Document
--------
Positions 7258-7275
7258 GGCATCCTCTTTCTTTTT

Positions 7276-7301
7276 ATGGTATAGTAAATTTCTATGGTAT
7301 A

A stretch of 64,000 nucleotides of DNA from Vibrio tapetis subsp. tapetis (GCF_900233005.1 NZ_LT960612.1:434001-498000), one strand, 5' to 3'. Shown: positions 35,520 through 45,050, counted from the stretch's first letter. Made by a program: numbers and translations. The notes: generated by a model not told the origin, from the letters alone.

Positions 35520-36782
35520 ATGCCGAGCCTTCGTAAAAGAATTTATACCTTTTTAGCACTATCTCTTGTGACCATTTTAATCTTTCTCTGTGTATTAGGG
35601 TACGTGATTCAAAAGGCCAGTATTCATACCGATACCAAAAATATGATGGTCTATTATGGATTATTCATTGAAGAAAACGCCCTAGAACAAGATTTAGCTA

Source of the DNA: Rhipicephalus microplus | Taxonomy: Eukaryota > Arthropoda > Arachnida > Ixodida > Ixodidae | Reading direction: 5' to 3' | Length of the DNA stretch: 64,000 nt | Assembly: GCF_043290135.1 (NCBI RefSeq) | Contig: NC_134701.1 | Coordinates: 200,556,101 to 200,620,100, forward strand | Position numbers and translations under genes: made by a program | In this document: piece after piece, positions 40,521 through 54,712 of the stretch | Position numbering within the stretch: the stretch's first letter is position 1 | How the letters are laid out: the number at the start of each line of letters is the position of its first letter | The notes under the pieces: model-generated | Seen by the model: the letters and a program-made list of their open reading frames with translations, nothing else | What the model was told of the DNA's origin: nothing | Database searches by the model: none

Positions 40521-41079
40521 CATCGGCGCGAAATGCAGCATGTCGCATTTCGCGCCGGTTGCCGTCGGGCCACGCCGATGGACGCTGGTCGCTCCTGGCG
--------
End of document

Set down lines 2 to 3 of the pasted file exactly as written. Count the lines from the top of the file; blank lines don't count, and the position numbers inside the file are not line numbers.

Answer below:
7258 GGCATCCTCTTTCTTTTT

Positions 7276-7301